The West Midlands' response to the MG Rover crash has made the region more attractive to foreign investors and could help turn it into a European economic powerhouse, it has been claimed.
Sir Albert Bore, former Birmingham City Council leader, said the region had learnt from the aftermath of the 2000 Longbridge crisis to improve its skill levels and diversify.
This now stood the region in good stead for increasing the value added and knowledgebased qualities which could attract more overseas firms.
Speaking at the World Investment Conference, Sir Albert said the region had all the fundamentals in place to achieve greater economic success.
A skilled and flexible workforce together with support from local agencies and infrastructure meant Birmingham could soon take its place among the European
But in order to do so, it needed to focus increasingly on knowledge-based and value added industries, said Sir Albert, who was in La Baule in his role as vice president of the European Union's Committee of the Regions.
He said: "New jobs are not going to come in some of the traditional low value added industries which the West Midlands has been renowned for.
"They are going to come from developing the human capital of the region by improving educational achievement standards, upskilling and moving into higher added value areas, moving into the knowledge economy. That is where Europe is going to succeed against the tiger economies of India and China the Far East, through the UK being a knowledge economy.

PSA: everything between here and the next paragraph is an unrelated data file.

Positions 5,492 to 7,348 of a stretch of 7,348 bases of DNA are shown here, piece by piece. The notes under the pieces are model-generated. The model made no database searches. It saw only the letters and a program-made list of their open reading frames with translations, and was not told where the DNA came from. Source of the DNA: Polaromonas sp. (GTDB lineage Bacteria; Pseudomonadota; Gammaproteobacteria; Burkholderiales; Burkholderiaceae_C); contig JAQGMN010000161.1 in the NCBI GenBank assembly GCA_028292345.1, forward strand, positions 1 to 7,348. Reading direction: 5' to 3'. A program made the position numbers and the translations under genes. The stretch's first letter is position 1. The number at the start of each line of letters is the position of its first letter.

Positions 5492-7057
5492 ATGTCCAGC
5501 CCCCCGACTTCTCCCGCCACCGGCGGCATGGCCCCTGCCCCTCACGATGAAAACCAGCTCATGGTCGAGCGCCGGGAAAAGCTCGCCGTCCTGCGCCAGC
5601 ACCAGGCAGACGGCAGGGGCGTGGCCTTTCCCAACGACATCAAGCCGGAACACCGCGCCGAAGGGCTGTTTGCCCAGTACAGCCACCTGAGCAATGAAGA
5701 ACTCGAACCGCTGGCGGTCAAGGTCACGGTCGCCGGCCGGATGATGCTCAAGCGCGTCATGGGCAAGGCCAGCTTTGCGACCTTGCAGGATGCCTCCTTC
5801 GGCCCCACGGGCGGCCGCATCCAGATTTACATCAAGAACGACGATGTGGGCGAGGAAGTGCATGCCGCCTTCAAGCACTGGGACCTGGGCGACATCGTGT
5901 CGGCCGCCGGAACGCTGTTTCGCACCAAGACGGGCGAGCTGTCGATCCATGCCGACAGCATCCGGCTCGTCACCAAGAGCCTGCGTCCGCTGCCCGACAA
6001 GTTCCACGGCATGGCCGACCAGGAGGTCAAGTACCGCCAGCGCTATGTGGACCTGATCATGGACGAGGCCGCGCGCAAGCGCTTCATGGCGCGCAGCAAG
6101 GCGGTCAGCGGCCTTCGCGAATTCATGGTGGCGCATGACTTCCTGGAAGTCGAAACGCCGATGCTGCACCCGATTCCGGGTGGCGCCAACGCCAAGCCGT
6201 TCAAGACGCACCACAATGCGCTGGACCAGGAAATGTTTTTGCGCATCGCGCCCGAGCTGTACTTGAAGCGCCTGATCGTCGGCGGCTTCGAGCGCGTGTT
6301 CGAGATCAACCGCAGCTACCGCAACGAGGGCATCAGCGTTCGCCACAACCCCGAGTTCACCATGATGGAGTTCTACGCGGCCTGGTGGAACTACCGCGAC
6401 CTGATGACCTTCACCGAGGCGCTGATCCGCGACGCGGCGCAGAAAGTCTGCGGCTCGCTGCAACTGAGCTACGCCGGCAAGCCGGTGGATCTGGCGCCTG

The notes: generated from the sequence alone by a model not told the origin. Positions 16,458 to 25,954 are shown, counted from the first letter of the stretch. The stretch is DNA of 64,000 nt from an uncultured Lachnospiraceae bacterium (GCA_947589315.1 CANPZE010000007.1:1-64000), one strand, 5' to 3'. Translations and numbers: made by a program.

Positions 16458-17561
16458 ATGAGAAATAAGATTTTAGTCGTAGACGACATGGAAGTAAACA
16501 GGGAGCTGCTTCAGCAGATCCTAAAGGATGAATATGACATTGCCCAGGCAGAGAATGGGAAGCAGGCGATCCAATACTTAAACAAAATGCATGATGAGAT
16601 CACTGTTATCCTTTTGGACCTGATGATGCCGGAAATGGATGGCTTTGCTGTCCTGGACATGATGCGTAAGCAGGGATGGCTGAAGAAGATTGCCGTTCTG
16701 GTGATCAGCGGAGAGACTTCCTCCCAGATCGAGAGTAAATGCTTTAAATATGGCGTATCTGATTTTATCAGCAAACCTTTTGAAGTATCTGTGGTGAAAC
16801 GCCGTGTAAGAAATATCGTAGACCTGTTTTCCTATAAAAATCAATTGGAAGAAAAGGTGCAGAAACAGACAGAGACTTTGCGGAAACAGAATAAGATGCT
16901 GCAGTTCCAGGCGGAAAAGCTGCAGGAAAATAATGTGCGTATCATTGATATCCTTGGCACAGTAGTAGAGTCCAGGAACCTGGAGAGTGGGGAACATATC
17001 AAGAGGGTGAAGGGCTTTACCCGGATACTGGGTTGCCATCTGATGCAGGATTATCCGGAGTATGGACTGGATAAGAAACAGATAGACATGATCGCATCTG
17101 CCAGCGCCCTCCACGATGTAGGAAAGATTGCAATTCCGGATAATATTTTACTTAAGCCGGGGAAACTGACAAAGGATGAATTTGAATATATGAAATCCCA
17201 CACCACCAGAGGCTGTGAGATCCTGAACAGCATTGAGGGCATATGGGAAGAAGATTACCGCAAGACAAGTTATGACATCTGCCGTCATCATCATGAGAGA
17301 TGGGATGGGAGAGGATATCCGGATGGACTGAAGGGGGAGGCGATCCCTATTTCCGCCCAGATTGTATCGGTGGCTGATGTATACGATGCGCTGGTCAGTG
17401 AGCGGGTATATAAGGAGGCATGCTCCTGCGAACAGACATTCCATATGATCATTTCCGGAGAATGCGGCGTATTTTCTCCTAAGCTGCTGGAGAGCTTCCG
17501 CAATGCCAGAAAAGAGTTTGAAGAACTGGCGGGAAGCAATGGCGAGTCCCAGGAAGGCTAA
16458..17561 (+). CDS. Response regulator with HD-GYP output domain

"We have got to reflect that in the West Midlands. Birmingham much of the last ten years has been about addressing that agenda."
Sir Albert said lessons had been learned from the 2000 MG Rover crisis, which meant the number of job losses was now significantly lower as companies diversified away from Longbridge.
"The current crisis is a lesson which has been learnt. The West Midlands over the past five years has learnt it has to diversify, and has done so. We have made a lot of progress with some of the components companies moving over to supplying aerospace for example from motor manufacture.
"The way we have restructured the industry and up skilled over the past five years is a demonstration of what we have to keep on doing and the chances of moving the West Midlands economy on to make it more competitive are quite realistic."
Sir Albert said people in Europe wanted to see how the region had done it, with schemes like the A38 Technology Corridor an attraction to inward investors.
"People in Europe want to see how we have increased our skills, training and flexibility."
But despite this change, there was still a long way to go with Birmingham lagging behind the EU average GDP per head.
Sir Albert said: "We are not competitive yet. In EU per capita GDP we are not among the most competitive regions in Europe. Birmingham is around 90 per cent of EU average GDP, but there are regions where there is 130, 140 per cent of the EU average GDP.
"Places like Munich and Milan are the tiger economies of their nations. We have got a long way to go in being a competitive region, but the West Midlands can become more of a powerhouse than it has been in recent decades."